Yeske Buie in the Media: Investor’s Business Daily Interviews Elissa Buie
Recently, Elissa talked with a reporter from Investor’s Business Daily, Morey Stettner, for an article focused on the lifecycle of a financial planning firm. Elissa shared experiences including starting her own firm, important decisions she’s had to make, and other insights related to Elissa’s experience building Yeske Buie. Today, we feature the interview between Elissa and Morey to share with you pieces from Elissa’s journey over her remarkable 33-year career.
- IBD: When you left a big firm and started your own practice in 1993, did you think of yourself as an entrepreneur?
- Buie: When many of us set out around 25 years ago to start our own financial planning firms, we were starting our own practices. We didn’t think of them as businesses. But as time went on, that began to change.
- IBD: At what point did you see your firm as a business?
- Buie: There were a couple of inflection points. The first one occurs when you hire your first and second employee. I hired my first employee in 1994. From there, you start to face a series of issues that go beyond what you’re used to doing, which is being a financial planner. You have to think about payroll, managing workflow and all these other administrative things.
- IBD: So once you addressed these practice management issues, you shifted your focus to growing the firm?
- Buie: As you become a business, you realize there’s a point when there is too much non-client work that is just not getting done or not getting done well. And that’s when the owner stops doing the books. You hire a bookkeeper, an office manager. You outsource compliance. That’s how you free up your time to grow.
- IBD: You did your own books at first?
- Buie: Yes. I did our payroll with QuickBooks. But as your firm grows, you start to say, “I don’t want to do this anymore.”
- IBD: So you got to a point where you hired people — or outsourced key roles — so that your business could run more efficiently?
- Buie: That’s all part of the life cycle. There’s this shift that occurs when the organism is operating with enough staff so that the owner doesn’t really need to see everything. The owner is still involved, but the business is operating outside of the owner’s peripheral vision. It was good to get to that point. But it can be disconcerting for control freaks!
- IBD: When you launched your practice, did you anticipate all these stages of a firm’s evolution?
- Buie: Going in, I had no idea where I was headed. I was having kids, so I was building a lifestyle firm that would give me some flexibility to raise the kids.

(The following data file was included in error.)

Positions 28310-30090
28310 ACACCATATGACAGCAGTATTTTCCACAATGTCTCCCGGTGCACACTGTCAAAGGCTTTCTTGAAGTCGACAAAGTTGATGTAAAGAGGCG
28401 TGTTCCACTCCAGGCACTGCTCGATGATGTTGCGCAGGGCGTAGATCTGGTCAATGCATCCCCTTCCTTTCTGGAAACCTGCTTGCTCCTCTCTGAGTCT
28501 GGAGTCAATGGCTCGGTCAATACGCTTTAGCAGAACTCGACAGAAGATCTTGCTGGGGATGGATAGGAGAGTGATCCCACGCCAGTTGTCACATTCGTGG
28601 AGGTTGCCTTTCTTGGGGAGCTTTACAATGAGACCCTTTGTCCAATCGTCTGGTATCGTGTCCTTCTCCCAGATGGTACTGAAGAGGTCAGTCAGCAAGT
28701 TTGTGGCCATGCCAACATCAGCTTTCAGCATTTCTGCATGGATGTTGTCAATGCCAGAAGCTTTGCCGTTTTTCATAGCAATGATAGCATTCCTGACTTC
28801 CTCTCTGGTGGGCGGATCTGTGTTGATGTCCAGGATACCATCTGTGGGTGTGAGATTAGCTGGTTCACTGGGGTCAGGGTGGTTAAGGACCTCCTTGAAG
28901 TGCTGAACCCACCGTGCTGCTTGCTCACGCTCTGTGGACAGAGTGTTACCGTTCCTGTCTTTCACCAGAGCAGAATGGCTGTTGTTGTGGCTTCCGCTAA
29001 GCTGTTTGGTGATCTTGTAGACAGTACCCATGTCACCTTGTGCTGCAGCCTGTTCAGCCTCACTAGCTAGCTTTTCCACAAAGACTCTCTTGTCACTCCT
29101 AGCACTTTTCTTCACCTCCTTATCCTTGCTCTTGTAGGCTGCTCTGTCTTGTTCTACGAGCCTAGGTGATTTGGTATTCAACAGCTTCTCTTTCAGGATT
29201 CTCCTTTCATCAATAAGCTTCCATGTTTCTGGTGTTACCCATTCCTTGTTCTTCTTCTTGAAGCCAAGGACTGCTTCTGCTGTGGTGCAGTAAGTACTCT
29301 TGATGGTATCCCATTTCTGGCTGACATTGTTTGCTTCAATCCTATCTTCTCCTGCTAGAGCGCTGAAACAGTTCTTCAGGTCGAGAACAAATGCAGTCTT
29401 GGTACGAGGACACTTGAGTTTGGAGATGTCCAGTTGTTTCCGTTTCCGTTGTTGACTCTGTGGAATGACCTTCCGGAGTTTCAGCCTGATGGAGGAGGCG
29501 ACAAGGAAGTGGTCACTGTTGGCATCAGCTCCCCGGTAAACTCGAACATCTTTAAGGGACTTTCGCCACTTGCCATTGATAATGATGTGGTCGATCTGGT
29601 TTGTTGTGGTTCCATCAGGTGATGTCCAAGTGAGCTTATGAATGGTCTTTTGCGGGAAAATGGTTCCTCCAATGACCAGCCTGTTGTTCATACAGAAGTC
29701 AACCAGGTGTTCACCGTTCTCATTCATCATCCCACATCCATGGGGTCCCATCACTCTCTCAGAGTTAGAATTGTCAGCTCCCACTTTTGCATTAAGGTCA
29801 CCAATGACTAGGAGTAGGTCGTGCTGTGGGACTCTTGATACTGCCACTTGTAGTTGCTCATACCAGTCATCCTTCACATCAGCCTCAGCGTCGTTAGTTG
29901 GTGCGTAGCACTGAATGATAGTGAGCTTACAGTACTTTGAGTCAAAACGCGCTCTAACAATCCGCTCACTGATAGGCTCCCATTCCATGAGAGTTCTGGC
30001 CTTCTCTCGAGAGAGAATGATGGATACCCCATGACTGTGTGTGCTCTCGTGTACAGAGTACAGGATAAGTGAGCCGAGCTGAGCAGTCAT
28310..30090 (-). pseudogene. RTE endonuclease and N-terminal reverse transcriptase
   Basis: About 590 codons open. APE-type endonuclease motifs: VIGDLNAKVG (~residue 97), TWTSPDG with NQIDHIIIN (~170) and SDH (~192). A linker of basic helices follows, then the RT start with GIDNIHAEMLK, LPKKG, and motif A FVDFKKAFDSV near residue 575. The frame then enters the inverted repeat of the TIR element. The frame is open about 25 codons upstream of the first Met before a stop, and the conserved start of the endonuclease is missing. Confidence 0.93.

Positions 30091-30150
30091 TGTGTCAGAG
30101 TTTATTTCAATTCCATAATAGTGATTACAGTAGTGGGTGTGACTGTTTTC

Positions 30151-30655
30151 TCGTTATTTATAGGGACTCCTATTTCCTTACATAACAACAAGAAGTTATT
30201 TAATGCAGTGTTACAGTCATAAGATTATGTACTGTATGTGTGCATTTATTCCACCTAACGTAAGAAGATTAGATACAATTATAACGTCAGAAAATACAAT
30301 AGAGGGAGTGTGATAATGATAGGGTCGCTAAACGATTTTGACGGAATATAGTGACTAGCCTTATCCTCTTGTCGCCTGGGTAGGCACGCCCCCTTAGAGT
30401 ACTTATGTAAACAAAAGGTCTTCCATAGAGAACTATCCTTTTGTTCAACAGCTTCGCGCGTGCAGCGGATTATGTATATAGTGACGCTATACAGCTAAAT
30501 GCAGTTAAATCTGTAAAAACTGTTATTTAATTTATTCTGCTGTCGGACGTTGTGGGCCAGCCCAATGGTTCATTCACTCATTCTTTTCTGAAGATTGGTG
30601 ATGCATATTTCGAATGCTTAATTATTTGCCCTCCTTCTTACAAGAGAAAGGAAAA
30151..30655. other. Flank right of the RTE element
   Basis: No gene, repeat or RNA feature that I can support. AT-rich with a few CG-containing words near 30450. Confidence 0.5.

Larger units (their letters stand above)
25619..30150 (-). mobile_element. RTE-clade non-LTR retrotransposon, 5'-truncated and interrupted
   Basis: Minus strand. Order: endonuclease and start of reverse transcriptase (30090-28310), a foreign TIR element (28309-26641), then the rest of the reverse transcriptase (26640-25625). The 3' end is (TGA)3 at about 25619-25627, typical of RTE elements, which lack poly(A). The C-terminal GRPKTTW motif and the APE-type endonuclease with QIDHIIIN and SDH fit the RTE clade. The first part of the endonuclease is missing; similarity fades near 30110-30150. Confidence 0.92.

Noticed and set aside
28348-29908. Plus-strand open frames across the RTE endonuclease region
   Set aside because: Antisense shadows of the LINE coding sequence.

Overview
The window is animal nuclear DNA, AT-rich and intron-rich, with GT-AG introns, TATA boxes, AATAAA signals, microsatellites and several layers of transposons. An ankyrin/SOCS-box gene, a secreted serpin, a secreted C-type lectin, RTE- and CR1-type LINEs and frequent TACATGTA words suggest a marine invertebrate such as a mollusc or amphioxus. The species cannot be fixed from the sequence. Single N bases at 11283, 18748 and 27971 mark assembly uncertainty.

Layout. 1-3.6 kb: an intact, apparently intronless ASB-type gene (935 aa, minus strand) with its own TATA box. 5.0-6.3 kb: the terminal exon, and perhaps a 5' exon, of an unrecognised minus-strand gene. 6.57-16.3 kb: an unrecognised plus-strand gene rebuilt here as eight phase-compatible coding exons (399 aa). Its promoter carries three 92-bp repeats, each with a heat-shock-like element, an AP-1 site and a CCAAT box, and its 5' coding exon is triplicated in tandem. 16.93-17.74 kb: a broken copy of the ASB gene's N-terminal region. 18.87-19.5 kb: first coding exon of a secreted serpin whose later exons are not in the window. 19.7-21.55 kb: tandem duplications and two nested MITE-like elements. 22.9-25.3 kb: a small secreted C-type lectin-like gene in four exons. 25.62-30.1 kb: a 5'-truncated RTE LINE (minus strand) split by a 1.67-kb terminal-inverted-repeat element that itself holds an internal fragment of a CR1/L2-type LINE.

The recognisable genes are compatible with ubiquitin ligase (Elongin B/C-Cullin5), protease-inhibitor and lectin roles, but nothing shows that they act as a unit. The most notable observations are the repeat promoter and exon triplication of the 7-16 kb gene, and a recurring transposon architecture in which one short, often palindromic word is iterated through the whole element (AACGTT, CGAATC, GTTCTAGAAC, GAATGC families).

- IBD: As your firm grew, was it hard to recruit and train staffers?
- Buie: When I hired my second employee, I knew she was great right from the start. I wanted a high-end person, someone who could do lots of things, because I was entering into two years as president-elect and then president of ICFP (Institute of Certified Financial Planners). I paid her more than I could afford, but less than she was worth. She chose to take a pay cut to join us.
- IBD: How did you persuade her to come aboard?
- Buie: We were kindred spirits. She was excited to be part of our firm. We were together for 10 years, and she was an amazing support person.
- IBD: You’ve volunteered to serve in leadership roles in the financial planning industry. Why?
- Buie: It leads to building your practice. And you’re around the best of the best in your profession and you learn from them. You get back so much more than you put in. Plus, it builds credibility. The professional associations send us to make media appearances; I was on “The Today Show.” Clients love that.
- IBD: Reflecting on the life cycle of your firm, what has been the toughest challenge to date?
- Buie: There have been two tough stages. When I had my first three employees, I remember a staff meeting where I’m adding up how much that meeting was costing me. It sounds silly, but it’s a hurdle for sole practitioners to get over. The other scary phase is now. We’ve trained a management team of three people who have bubbled to the surface. The three are getting a lot of authority to manage people. It’s a big transition.
- IBD: You and Dave Yeske are in your 50s. Do you have an exit strategy?
- Buie: We want to build something without us. And we want to create careers for our employees. We’ve brought a value system to this firm over the years. Now that everything no longer passes across our desk, we have to believe that the people we develop will make decisions based on our value system.
The full article titled A Prominent Financial Advisor Steers Her Firm Toward Steady Growth can be found on the Investor’s Business Daily website.